Long before I moved, a friend who grew up on the island of Niihau told me this: Wait until a clear opportunity to work and live is offered to you. Before you go, be sure you can go with the spirit of a student, open to learning the new culture. Treat everyone with respect. Treat the culture with respect. Find a church or ethnic club you can join to get to know people. And when a time comes when you find the islands aren’t welcoming you, it’s time to leave and return to your people.

She was a gentle soul, but she was spot-on with her advice.

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First things first

First things first

An hour ago, inspired by recent life events and the realization that most of us (I’m hoping anyway) encounter more surprises along our way than we had anticipated, the incredibly original idea popped into mind to initiate a blog. An hour ago, inspired, I pulled up a “blog” document on my word processing software/app and it took me down a rabbit hole. Site host. Logo. Edits. Uploads.

Really?

I just wanted to write. About how life isn’t always the way we imagined. About how it turns out. About how things can go seriously off the rails and work out. About how things can seem as if Life is Grand and then something beautiful and sunshiny becomes blinding. About the growing-old thing that sneaks up on us, I think, because when you’re busy and not glued to your imagine in a mirror, one day someone calls you “ma’am” or “Auntie” or “grandma” or “Tutu” and all the things not-done suddenly become more important than anything accomplished.

About how the best preparation for this inconsistency is to learn resilience. Or maybe there isn’t any preparation. I remember a meltdown in my early 40s when a teenager (who shall remain nameless) had the heat on in a pool-side Southern California apartment so that a bikini felt comfy indoors. Mired in worries about electric bills and a rumored down-sizing at work, playing it cool didn’t happen for me. Within a few moments I found myself locked in my bathroom, sitting on the floor, sobbing and repeatedly muttering “My life wasn’t supposed to turn out this way.”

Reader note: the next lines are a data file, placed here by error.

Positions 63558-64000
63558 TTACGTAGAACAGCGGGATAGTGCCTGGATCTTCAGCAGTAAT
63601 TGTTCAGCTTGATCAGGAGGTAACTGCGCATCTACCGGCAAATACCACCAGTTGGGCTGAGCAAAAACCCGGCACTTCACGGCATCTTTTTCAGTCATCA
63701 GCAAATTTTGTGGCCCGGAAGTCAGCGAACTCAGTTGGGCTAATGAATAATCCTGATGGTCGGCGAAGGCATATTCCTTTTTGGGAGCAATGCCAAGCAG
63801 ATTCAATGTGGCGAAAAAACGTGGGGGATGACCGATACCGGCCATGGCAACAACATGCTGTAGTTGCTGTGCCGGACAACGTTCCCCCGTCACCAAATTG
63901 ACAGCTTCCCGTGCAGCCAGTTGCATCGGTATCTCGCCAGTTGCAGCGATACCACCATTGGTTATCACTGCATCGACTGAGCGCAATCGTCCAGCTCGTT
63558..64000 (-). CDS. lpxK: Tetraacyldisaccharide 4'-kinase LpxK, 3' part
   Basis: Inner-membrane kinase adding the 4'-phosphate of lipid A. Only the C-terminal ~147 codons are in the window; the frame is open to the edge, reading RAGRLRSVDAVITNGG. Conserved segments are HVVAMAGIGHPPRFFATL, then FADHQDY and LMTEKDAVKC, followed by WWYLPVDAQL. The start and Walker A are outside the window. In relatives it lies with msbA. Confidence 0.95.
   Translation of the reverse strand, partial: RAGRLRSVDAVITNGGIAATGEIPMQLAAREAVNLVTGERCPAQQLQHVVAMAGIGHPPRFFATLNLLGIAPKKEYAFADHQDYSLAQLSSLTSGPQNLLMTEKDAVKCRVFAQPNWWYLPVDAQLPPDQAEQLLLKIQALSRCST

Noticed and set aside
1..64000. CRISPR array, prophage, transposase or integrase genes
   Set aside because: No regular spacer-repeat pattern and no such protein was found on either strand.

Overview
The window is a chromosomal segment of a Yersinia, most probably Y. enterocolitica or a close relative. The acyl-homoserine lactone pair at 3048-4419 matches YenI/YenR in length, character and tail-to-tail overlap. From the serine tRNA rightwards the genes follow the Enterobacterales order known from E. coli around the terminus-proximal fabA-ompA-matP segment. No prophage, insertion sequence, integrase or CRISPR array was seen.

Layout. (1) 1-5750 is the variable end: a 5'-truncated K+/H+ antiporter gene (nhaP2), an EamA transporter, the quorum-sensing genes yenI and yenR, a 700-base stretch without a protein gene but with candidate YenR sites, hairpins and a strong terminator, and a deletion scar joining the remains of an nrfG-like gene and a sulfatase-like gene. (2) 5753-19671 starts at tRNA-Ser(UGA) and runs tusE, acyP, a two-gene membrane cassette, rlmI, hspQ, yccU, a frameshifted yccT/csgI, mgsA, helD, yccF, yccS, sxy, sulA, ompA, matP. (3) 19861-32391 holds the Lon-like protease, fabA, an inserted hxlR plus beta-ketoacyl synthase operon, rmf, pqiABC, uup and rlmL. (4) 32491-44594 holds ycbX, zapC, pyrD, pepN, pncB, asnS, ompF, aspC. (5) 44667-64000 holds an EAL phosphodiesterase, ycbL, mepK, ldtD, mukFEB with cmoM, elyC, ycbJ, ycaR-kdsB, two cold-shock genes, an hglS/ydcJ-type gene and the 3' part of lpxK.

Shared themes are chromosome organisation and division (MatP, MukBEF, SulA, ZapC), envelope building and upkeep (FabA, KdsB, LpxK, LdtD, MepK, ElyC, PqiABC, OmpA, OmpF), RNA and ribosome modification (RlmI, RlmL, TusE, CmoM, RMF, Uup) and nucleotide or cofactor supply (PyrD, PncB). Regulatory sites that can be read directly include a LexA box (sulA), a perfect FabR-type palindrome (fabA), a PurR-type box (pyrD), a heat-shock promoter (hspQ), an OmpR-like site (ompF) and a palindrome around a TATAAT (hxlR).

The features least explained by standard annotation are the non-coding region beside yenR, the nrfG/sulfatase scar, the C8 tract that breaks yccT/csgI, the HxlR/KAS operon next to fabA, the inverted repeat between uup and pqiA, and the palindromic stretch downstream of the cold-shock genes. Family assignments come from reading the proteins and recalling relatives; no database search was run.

Lacking the kind of no-nonsense elders who would come along, bang on the door, and shout, “Suck it up, Buttercup. You can be better than this sniveling crybaby,” I nevertheless muddled through.

Recently a corporate executive commented to me, a wise old baby boomer, “getting old is horrible.” She added, “How can anybody ever prepare for that?” I don’t think she wanted a response. I neither slapped her nor called her Buttercup.

Near the same time, a group of coworkers who are in their late-20s were whining about the approach of 30 and the way horrible old folks cling to their jobs when they should do something (I’m assuming they meant ride ice floes into the warming Arctic or retire to a life of poverty) to make room for younger workers. Then they bitched for a few minutes about “having to” invite me to lunch. (I declined the invitation, though if I possessed sufficient grit, I could have made it fun. For me.)

To be clear, there are many issues, but when it comes to aging, I think the best preparation for this wild-ride is to learn resilience and gratitude. To have as much fun as possible. To remain as healthy as possible for as long as possible. And probably not to put up with a lot of bullshit.

But that’s just my opinion.

The world may suck, but growing old is a privilege. Studies show people are happiest from age 65 through 80. And I’ve met a few over-80-somethings who are still annoyingly happy. Some are vegan, so I think they’ve earned it somehow. Still, growing old is a privilege. That’s my story, and I’m clinging to it.